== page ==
Protecting Baka pygmies access to forest resources in Southeast Cameroon
These indigenous forest people living around three national parks; Boumba-Bek, Nki and Lobéké, make up some 30 percent of the 100,000 people living in the heart of the Congo Basin Rainforest in Southeast Cameroon. They are essentially hunters and gatherers and lead a semi-nomadic life.
A phase of the study entitled "Space and Resource Use of Indigenous Baka pygmies" carried out in part of north and entire eastern buffer zones of Boumba-Bek, by a WWF Jengi Southeast Forest Program research team, brings out the peculiarities (exceptional culture) of Baka pygmies and provides a basis for negotiation of access rights in protected areas. It establishes a direct relationship between the future of the forest and Baka pygmies, spotlights Bakas feeding habits and location of huts and choreographs elements of change in the area.
According to Dr. Leonard Usongo, WWF Jengi Programme Coordinator, the study provides necessary information for the integration of Baka pygmies into natural resource management. It will also help preserve the cultural heritage and reinforce community identity amongst Baka pygmies; manage conflicts within and between local communities on the one hand and local communities and administrative authorities on the other hand. "Given WWF's philosophy in participatory management, it is fundamental to address the needs of local communities in order to win their support for conservation work," says Dr. Usongo.
The study has so far revealed that Bakas wholly rely on the forest for their livelihood. They harvest honey, wild mangoes, yams, medicinal plants and many other non-timber forest products from there. They hunt, live and have their sacred sites inside the forest. It gives inkling into Baka pygmies’ strongly held beliefs, traditional approach to conservation, usage of some non-timber forest products and their semi-nomadic way of life.
After participatory mapping of the resource use areas, in-forest data collection using cyber tracker devices, group (15 groups) and individual interviews and direct observations, in 13 villages of 3444 people, a WWF research team concluded that Baka pygmies do not recognize any limits in their quest for forest resources and performance of their traditional rituals. They carry out activities both in and around the park. They see both as continuity and disregard the boundaries erected by the minds of men. The study thus recommends that Baka pygmies be given more access rights beyond agro-forestry zones, the possibility to enter the park between June and September to harvest wild mangoes, possibility to use footpaths within the park, permission to kill an elephant for their annual traditional celebration known as the “Jengi Dance” and unfettered access to harvest medicinal plants throughout the year.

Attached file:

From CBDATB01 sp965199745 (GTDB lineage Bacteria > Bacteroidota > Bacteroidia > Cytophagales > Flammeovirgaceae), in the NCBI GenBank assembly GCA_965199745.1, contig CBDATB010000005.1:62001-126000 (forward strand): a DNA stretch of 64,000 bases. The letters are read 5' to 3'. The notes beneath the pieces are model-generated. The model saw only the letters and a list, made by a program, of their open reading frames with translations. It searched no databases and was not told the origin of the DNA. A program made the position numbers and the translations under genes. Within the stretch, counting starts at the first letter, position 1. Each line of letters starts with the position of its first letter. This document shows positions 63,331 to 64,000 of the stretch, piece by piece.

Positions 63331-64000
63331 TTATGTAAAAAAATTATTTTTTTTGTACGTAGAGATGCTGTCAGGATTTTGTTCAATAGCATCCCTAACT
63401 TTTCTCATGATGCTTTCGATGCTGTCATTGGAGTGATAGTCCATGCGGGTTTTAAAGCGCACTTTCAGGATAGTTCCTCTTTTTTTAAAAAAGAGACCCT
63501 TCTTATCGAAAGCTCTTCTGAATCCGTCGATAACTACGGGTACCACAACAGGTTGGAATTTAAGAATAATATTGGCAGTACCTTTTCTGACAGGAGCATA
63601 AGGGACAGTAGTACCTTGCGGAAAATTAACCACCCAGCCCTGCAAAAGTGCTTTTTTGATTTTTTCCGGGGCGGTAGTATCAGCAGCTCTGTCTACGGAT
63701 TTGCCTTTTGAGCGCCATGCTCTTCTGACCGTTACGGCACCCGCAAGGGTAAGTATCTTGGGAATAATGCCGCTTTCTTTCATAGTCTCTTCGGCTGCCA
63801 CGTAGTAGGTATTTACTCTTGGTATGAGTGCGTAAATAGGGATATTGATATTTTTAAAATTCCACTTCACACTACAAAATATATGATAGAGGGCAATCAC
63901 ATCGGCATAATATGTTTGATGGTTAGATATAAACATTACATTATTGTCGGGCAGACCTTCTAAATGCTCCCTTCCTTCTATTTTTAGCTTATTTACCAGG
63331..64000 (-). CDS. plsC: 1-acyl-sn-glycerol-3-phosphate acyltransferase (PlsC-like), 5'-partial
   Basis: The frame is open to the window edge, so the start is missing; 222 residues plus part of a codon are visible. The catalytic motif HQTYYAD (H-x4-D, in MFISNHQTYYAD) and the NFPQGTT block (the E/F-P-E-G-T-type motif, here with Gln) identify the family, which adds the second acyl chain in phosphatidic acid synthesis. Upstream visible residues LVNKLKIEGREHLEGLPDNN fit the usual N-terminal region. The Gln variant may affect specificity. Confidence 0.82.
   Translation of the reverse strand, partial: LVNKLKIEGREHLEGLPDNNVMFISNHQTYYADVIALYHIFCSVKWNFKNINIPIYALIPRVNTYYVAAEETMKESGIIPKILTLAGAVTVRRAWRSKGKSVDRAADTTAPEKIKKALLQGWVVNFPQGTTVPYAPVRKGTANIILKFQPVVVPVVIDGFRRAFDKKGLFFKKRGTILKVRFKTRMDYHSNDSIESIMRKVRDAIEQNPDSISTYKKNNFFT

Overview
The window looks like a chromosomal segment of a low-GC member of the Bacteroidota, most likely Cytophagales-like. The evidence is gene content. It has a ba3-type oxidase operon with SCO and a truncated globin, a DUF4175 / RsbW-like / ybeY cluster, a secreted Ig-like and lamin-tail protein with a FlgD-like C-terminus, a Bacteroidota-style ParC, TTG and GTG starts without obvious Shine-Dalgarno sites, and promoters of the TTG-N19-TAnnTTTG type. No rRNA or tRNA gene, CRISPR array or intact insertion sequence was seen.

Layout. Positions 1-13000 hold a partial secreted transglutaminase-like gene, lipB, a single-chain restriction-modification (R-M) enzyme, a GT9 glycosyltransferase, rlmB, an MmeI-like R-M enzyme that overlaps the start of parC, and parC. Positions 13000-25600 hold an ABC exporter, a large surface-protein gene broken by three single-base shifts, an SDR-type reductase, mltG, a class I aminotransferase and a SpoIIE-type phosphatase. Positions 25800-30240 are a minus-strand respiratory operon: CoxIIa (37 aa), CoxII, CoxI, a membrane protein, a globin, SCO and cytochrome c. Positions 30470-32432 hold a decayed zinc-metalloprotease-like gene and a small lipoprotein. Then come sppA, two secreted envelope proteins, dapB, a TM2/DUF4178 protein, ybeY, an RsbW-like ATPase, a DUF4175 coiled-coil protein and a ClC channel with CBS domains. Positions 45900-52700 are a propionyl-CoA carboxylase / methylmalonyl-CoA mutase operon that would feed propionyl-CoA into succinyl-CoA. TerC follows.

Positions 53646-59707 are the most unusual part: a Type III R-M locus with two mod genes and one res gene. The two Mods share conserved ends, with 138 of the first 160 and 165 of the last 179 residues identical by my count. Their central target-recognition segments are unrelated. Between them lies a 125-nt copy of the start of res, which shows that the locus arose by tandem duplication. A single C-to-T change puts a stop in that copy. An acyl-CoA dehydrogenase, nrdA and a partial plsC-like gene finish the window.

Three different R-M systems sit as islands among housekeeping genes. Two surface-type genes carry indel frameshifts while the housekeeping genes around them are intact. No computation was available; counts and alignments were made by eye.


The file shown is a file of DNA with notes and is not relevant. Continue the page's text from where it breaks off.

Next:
Conservators par excellence
By virtue of their attitudes, behavior and belief, Baka pygmies are excellent nature conservators, reveals the study carried out by Olivier Njounan Tegomo, WWF Senior Field Research Assistant. It is forbidden to set up many snares or hunt female animals amongst Baka pygmies. They discourage the age-old human habit of hoarding food and consuming much meat while encouraging their kith and kin to eat moderately. It is also prohibited to stay in the same place in the forest for too long. In the Baka pygmy’s world resources are exploited based on their abundance and there are internal social control mechanisms for natural resource exploitation.
Baka pygmies in the north and east of Boumba-Bek have permanent external and internal camps alongside huts that serve as resting places during penetration into the forest. Each hut has a footpath that corresponds to a portion of the forest. Bakas are able to trace their huts using rivers, trees and hills. According to the study, "the internal huts sometimes provide refuge for people accused of witchcraft or adultery." Forest penetration is also influenced by location of their sacred shrines, the availability of non-timber forest products. As the resources get depleted, the degree of penetration increases.
Potentials for change
Despite their cultural exceptions, Baka pygmies are indubitably witnessing trappings of change. Perturbation of their habitats by the logging companies, creation of sport and community hunting zones and national parks have invariably impacted on their way of life. Logging roads now cut through their natural habitats, their sacred sites are found within protected areas and the advent of the Christian church means much influence on their culture, buttressed by introduction of the radio as a modern communication tool. “This perceptible struggle between modernism and Baka pygmies traditional way of life is one of the main interest of the study,” states Dr. Louis Defo, WWF Jengi Collaborative Management Advisor. “The study seeks to provide answers on resources and space use by these indigenous forest people to carry out their cultural and socio-economic activities in Boumba-Bek. It is thus a priority conservation approach for WWF Jengi,” says Dr. Defo.
Cameroon’s Forest and Wildlife Ministry, through the Chief of Sector in charge of Wild East Province, Mr. Prospere Seme, reiterated the country’s firm commitment to protect rights of indigenous forest peoples. He also advised the Bakas to respect regulations established by government for management of national parks, especially hunting of endangered wildlife species.